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Wednesday, 27 June 2001
Page: 25253


Senator BUCKLAND (4:22 PM) —To continue with the agreement and its needs, embodied within the agreement there needs to be an Australian recognition framework with clearly defined quality assurance measures. Non-TAFE RTOs should only be granted a licence to operate in an area or region if TAFE is unable to provide a service and where the RTO meets TAFE human and capital resource standards. This is not a case of keeping RTOs out of the marketplace but rather of maintaining national standards of quality learning and a national recognition of achievement framework. The agreement needs to provide a youth guarantee of a fee-free year in TAFE.

One of the real dilemmas now being faced by industry is that, because of the changes in the method of training apprentices in particular, there is a shortage of trained and skilled tradespeople coming through for the future. Many of the larger longstanding industries have ageing work forces and work forces that are more productive in a single industry environment, but the need today, with outsourcing and because of the ageing of the current work force, is to have more and more young apprentices coming through to carry on where their forebears left off.

Very few large organisations today are operating with their own trained trade work force. When they are in a highly productive environment, the trend today is to outsource or to bring in contractors. Without these contractors getting retraining through the TAFE sector to deal with the multitude of industries they now service, and without young people getting access freely and openly to the TAFE institutions, we are losing this very important component of manufacturing industry. Not only are we losing it in the large manufacturing industries of smelting, steel making and car manufacture; we are also losing these people at the farm gate—those who would normally work in small businesses dotted throughout the country where farm machinery is serviced and maintained and those who operate plant and machinery on farms and in small business environments. Unless we do something about this, unless we have a national accreditation system whereby a person can freely move from state to state, from industry to industry and from business to business, then we will lose much of what we have today.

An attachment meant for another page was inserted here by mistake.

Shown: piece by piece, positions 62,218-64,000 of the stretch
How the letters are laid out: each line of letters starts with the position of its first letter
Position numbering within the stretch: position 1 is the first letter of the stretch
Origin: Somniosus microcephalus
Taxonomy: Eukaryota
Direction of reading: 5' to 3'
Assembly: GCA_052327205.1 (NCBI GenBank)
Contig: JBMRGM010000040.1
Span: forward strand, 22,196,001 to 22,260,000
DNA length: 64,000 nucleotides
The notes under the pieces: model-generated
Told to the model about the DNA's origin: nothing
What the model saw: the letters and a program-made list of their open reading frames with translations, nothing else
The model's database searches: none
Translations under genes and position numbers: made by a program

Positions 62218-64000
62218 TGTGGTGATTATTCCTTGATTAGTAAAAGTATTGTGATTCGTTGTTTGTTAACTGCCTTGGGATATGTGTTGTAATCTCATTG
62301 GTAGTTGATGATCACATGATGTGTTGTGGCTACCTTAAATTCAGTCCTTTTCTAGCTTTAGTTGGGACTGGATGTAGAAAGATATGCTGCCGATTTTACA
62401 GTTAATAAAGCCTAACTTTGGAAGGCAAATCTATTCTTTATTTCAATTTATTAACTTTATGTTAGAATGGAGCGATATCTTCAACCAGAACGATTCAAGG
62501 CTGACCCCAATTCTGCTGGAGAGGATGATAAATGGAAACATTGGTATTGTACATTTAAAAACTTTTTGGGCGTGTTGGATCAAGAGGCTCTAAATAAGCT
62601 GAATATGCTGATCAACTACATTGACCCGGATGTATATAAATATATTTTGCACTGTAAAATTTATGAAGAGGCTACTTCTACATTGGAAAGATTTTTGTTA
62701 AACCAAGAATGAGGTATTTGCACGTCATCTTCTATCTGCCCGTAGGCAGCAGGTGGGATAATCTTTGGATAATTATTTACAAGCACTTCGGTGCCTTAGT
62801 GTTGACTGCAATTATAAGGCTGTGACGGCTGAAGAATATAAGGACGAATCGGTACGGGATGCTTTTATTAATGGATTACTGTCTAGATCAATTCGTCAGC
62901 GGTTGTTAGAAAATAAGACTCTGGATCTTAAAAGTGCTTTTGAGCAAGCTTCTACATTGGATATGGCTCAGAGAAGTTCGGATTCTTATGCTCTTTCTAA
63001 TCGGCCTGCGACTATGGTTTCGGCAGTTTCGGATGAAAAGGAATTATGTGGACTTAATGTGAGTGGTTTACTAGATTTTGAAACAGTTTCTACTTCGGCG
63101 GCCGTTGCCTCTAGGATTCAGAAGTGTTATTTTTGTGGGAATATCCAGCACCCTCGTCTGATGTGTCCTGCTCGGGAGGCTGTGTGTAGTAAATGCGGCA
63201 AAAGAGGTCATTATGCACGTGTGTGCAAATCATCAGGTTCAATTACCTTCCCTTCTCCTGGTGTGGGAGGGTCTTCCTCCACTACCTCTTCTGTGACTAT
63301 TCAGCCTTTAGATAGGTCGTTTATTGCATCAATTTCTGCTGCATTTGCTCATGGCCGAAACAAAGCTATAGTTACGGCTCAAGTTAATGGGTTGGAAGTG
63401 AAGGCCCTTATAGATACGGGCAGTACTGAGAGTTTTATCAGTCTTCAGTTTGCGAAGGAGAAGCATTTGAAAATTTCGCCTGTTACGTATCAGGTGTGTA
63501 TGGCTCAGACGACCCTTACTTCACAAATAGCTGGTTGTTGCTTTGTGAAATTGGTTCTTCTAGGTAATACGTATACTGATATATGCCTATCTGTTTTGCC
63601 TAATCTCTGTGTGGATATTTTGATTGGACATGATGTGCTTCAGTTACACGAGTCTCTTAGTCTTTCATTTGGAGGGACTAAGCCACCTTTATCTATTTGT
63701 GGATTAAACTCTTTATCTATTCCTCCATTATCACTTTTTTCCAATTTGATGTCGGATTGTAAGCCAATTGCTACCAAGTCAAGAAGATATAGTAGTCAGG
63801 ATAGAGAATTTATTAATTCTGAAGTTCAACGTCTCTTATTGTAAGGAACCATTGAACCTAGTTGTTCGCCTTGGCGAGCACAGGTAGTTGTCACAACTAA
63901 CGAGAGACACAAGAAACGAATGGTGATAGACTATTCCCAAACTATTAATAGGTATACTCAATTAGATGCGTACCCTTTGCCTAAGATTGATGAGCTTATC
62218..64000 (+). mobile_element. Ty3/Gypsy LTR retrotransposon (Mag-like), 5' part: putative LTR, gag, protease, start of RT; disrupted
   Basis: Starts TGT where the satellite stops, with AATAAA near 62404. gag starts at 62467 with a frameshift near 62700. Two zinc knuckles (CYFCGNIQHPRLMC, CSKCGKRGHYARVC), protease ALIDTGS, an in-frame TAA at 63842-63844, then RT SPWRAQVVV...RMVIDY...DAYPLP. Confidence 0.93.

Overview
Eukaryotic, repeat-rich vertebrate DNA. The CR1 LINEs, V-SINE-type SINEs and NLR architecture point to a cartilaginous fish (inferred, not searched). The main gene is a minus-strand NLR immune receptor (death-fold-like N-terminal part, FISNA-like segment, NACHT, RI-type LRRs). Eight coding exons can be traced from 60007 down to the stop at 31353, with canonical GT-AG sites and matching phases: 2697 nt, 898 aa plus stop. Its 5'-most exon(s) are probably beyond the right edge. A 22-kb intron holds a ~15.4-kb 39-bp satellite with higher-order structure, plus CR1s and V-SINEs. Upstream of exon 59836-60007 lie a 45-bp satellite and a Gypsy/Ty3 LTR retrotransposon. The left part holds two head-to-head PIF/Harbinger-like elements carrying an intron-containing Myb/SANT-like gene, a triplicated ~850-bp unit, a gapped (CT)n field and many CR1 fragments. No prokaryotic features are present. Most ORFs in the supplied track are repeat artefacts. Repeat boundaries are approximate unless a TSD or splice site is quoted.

I cannot see the day when we will go back to large industry employing large numbers of their own tradespeople. That seems to be a thing of the past. It is sad that is occurring but, as companies rationalise and move into a more competitive environment, they tend to see the maintenance of their plant and machinery and the trade requirements as not core to their business operations. I think there is a great need for this government to revisit the ANTA agreement and to start taking into account what those people who work within the system are saying—that there needs to be more money to provide good education and good training for people within the TAFE sector, more money available for staff to travel to isolated communities and a greater availability of funds so that those living in isolated and remote communities can have access to computers, even though they may be laptops, to help them do their training so that they, too, can contribute to a more vigorous industrial environment in the future.

I think the TAFE Directors Association were right when they questioned whether the ANTA agreement was the best way to go forward to achieve a truly national vocational and educational training system, when they expressed their disappointment with the government's response to the Senate's Aspiring to excellence report and when they said that they were concerned that the recommendation to appoint an educator to the ANTA board had not been endorsed. The government seems to have lost the plot on this particular matter. It is of great interest and of great importance to the nation. I will be supporting the opposition's amendment.